- Press Release
- Jan 28, 2023
Panel Presents Space Station “At A Crossroads”
Mr. Thomas Young today presented the findings of the International Space Station Management and Cost Evaluation Task Force, which
he chaired, to the House Science Committee. Additionally, Sean O’Keefe, Deputy Director, Office of Management and Budget, presented the Administration’s
perspective. Following is Science Committee Chairman Sherwood Boehlert’s (R-NY) opening statement:
“This is one of the most significant hearings this Committee will have held this year. NASA is the largest agency under this Committee’s purview, and its marquee
program, the International Space Station, is deeply troubled – as even a casual observer could discern.
“The Space Station’s current cost trajectory is, in a word, unsustainable. That is truer today than ever in this time of vanishing surpluses and pressing national
security and redevelopment needs. The era of the blank check for NASA is over.
“The question, of course, is how we proceed from here. The nation has already pumped almost $30 billion into the Space Station – enough money to fund the
National Science Foundation for almost a decade – and we need to salvage that investment.
“I think the Young Task Force and the Administration have outlined the proper way to make the best of a bad situation. We need to complete the core elements
of the Space Station within the existing budget. We need to ensure that the costs of the Space Station do not eat into other NASA programs, limiting the Agency’s
excellent scientific efforts. We need to figure out how to maximize the science that can be conducted with the core elements of the Space Station. And we need to
put off any consideration of further enhancements to the Space Station until we see whether NASA can get the core part of the program under control.
“What the Young Task Force is basically saying is, “We’re not going to buy you a Cadillac until we see if you can handle a Chevy.” That seems like common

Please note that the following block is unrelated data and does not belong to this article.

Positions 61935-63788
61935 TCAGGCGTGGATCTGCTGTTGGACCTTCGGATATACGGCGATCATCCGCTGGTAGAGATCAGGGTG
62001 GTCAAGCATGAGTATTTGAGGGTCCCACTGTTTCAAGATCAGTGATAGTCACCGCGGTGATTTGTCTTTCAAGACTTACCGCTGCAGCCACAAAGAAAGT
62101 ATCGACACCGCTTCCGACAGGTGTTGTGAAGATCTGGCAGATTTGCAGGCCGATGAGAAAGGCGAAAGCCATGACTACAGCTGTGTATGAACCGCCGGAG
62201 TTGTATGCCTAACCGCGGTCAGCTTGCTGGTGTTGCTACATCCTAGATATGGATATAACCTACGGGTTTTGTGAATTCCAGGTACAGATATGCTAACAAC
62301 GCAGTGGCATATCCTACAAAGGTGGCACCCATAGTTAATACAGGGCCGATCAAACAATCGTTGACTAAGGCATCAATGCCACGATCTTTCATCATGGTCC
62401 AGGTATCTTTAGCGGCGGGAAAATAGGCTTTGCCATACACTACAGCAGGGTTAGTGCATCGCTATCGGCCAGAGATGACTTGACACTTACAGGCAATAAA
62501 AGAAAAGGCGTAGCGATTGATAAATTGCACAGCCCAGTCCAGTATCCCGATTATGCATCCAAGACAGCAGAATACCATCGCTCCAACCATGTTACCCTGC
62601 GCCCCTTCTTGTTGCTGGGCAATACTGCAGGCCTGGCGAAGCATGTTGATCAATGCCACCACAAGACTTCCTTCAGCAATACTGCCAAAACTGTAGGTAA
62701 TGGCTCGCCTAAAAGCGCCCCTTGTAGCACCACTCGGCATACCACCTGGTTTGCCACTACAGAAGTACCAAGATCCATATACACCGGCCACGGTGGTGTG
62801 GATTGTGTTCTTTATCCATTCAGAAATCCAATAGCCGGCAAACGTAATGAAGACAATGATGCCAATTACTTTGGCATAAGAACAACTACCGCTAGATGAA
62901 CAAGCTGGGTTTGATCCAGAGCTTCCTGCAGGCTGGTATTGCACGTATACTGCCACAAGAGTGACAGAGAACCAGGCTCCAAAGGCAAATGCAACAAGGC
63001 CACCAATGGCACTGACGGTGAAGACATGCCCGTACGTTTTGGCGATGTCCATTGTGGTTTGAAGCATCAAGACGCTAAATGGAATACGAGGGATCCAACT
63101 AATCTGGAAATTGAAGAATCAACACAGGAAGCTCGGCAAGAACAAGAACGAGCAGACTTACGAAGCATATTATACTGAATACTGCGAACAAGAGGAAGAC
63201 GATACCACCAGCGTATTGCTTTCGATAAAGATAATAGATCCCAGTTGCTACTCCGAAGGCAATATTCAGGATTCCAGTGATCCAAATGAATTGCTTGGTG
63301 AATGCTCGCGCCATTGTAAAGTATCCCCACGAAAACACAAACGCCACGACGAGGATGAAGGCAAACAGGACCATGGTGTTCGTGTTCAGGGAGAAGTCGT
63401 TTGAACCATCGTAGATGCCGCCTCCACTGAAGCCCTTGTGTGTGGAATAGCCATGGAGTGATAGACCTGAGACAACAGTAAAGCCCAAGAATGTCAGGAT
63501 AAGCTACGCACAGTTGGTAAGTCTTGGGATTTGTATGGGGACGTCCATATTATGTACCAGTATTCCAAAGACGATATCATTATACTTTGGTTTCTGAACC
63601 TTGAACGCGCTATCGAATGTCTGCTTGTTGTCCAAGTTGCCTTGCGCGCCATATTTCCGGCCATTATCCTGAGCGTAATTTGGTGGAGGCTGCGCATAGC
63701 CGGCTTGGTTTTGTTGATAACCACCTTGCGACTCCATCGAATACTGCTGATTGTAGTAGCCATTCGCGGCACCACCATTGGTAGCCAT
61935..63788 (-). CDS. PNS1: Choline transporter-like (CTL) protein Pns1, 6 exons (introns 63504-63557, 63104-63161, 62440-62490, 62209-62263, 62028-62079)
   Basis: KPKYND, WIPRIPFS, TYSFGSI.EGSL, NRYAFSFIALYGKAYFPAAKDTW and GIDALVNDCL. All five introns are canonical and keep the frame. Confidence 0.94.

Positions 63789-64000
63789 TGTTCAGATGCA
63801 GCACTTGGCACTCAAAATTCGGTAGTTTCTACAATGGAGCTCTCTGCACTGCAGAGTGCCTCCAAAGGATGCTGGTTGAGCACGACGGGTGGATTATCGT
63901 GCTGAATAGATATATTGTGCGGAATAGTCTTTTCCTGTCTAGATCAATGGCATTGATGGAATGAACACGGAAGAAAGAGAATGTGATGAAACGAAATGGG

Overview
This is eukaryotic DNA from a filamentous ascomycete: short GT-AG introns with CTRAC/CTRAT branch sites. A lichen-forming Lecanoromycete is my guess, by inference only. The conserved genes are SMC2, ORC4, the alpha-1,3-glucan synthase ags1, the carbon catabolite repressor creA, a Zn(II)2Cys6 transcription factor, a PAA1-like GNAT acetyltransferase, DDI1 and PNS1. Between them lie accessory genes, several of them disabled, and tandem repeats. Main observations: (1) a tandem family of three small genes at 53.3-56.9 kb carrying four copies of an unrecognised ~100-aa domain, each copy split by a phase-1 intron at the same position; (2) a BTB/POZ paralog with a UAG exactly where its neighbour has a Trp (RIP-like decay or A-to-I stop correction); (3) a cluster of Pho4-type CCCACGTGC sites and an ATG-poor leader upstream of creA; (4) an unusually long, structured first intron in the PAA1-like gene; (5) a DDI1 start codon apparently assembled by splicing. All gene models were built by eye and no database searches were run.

sense – sense that has been sorely lacking in NASA program management. It’s an especially sensible approach given that the Space Station program history gives one
every reason to doubt that NASA can handle a Chevy. Previous outside reviews have failed to get the program back on track.
“But skepticism is not the same thing as pessimism. This Administration is committed to rigorously overseeing the program and having it move forward
responsibly. The appointment of the Young Task Force is itself one indication of that. NASA is clearly chastened by the current state of the Space Station and
new Leadership there will have the chance to give the program a new sense of control.
“Still, many questions remain. We must all examine the specific recommendations of the Young Task Force to determine if they are the best way to impose
management control and change the NASA culture. And the Task Force itself has acknowledged that the “radical reforms” it recommends may not be enough to
enable the Station to meet is budget targets.
“So today’s hearing is really just the beginning of a multi-year process to reform the Space Station program and determine if it be expanded beyond its core
elements. I look forward to working closely with the Administration and NASA as we do that.
“But NASA must demonstrate that the stratosphere is not the place for its spending levels.”
Witness testimony and an archived web cast of the hearing is available at www.house.gov/science.